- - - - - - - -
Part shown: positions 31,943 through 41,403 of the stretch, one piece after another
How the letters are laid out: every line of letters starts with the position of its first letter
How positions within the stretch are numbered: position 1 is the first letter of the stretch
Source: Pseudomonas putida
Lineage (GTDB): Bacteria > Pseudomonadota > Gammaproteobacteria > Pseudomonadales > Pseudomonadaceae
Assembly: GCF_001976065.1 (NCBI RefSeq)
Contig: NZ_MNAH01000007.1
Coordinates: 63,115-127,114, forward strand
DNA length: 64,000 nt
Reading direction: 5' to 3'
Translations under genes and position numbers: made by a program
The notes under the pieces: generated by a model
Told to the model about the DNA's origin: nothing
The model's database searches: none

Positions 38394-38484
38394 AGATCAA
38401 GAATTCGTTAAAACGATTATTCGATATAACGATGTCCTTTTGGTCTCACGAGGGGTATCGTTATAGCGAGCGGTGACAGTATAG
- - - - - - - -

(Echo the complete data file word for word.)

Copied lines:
Part shown: positions 31,943 through 41,403 of the stretch, one piece after another
How the letters are laid out: every line of letters starts with the position of its first letter
How positions within the stretch are numbered: position 1 is the first letter of the stretch
Source: Pseudomonas putida
Lineage (GTDB): Bacteria > Pseudomonadota > Gammaproteobacteria > Pseudomonadales > Pseudomonadaceae
Assembly: GCF_001976065.1 (NCBI RefSeq)
Contig: NZ_MNAH01000007.1
Coordinates: 63,115-127,114, forward strand
DNA length: 64,000 nt
Reading direction: 5' to 3'
Translations under genes and position numbers: made by a program
The notes under the pieces: generated by a model
Told to the model about the DNA's origin: nothing
The model's database searches: none

Positions 38394-38484
38394 AGATCAA
38401 GAATTCGTTAAAACGATTATTCGATATAACGATGTCCTTTTGGTCTCACGAGGGGTATCGTTATAGCGAGCGGTGACAGTATAG